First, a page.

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CBD may offer an option for treating different types of chronic pain. A study from the European Journal of Pain showed, using an animal model, CBD applied on the skin could help lower pain and inflammation due to arthritis. Another study demonstrated the mechanism by which CBD inhibits inflammatory and neuropathic pain, two of the most difficult types of chronic pain to treat. More study in humans is needed in this area to substantiate the claims of CBD proponents about pain control.
Cannabidiol (CBD) has been recently covered in the media, and you may have even seen it as an add-in booster to your post-workout smoothie or morning coffee. What exactly is CBD? Why is it suddenly so popular?
Some CBD manufacturers have come under government scrutiny for wild, indefensible claims, such that CBD is a cure-all for cancer, which it is not. We need more research but CBD may be prove to be an option for managing anxiety, insomnia, and chronic pain. Without sufficient high-quality evidence in human studies we can’t pinpoint effective doses, and because CBD is currently is mostly available as an unregulated supplement, it’s difficult to know exactly what you are getting. If you decide to try CBD, talk with your doctor — if for no other reason than to make sure it won’t affect other medications you are taking.
The evidence for cannabidiol health benefits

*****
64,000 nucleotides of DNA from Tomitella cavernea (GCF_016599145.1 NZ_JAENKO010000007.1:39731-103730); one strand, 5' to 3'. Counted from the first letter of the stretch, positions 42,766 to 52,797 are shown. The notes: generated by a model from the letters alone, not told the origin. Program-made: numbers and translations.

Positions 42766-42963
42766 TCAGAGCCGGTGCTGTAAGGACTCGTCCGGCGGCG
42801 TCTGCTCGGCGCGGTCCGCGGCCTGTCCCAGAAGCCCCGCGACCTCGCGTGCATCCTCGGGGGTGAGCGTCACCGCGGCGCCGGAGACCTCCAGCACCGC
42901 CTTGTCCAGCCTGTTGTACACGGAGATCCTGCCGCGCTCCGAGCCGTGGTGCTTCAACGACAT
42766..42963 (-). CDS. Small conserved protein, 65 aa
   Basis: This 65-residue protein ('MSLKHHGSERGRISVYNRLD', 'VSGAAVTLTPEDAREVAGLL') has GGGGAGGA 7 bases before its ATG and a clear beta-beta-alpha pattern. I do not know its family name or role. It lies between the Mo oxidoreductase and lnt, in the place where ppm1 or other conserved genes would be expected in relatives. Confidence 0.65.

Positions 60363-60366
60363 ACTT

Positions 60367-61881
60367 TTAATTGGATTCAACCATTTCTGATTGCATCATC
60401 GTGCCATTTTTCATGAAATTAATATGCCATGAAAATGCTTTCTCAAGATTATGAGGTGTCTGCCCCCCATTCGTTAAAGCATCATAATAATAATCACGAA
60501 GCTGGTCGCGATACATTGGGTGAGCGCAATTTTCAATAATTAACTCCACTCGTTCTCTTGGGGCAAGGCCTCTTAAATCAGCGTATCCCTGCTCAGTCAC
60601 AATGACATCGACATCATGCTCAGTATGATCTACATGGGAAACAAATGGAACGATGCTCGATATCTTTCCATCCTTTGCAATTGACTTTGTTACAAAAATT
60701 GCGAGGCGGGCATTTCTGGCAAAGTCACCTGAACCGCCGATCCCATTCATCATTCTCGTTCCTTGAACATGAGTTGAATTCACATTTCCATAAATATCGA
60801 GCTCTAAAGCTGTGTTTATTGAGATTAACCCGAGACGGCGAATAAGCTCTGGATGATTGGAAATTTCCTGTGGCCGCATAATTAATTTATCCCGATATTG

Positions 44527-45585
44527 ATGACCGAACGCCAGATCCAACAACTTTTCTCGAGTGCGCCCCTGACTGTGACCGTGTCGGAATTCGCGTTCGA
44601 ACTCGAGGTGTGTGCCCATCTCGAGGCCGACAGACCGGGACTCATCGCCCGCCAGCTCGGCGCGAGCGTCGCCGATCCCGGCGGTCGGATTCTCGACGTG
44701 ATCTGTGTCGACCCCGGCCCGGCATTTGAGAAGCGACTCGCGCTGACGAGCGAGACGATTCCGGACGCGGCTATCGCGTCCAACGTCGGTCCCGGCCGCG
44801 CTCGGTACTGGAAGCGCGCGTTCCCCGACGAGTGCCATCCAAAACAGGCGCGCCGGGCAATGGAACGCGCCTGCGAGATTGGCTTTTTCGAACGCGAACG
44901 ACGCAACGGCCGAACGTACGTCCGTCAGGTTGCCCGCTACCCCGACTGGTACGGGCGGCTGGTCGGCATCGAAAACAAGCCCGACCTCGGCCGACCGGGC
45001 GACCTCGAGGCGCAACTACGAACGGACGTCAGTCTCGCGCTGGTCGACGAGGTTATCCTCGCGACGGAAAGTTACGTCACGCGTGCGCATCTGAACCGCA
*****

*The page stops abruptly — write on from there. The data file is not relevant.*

Side effects of CBD include nausea, fatigue and irritability. CBD can increase the level in your blood of the blood thinner coumadin, and it can raise levels of certain other medications in your blood by the exact same mechanism that grapefruit juice does. A significant safety concern with CBD is that it is primarily marketed and sold as a supplement, not a medication. Currently, the FDA does not regulate the safety and purity of dietary supplements. So, you cannot know for sure that the product you buy has active ingredients at the dose listed on the label. In addition, the product may contain other (unknown) elements. We also don’t know the most effective therapeutic dose of CBD for any particular medical condition.
CBD is readily obtainable in most parts of the United States, though its exact legal status is in flux. All 50 states have laws legalizing CBD with varying degrees of restriction, and while the federal government still considers CBD in the same class as marijuana, it doesn’t habitually enforce against it. In December 2015, the FDA eased the regulatory requirements to allow researchers to conduct CBD trials. Currently, many people obtain CBD online without a medical cannabis license. The government’s position on CBD is confusing, and depends in part on whether the CBD comes from hemp or marijuana. The legality of CBD is expected to change, as there is currently bipartisan consensus in Congress to make the hemp crop legal which would, for all intents and purposes, make CBD difficult to prohibit.
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CBD stands for cannabidiol. It is the second most prevalent of the active ingredients of cannabis (marijuana). While CBD is an essential component of medical marijuana, it is derived directly from the hemp plant, which is a cousin of the marijuana plant. While CBD is a component of marijuana (one of hundreds), by itself it does not cause a "high." According to a report from the World Health Organization, "In humans, CBD exhibits no effects indicative of any abuse or dependence potential…. To date, there is no evidence of public health related problems associated with the use of pure CBD."
In conclusion, this study has provided evidence that CBD and CBG formulated appropriately exhibit anti-inflammatory activity. Our observations suggest that these non-psychoactive cannabinoids may have beneficial effects in treating diseases characterised by airway inflammation.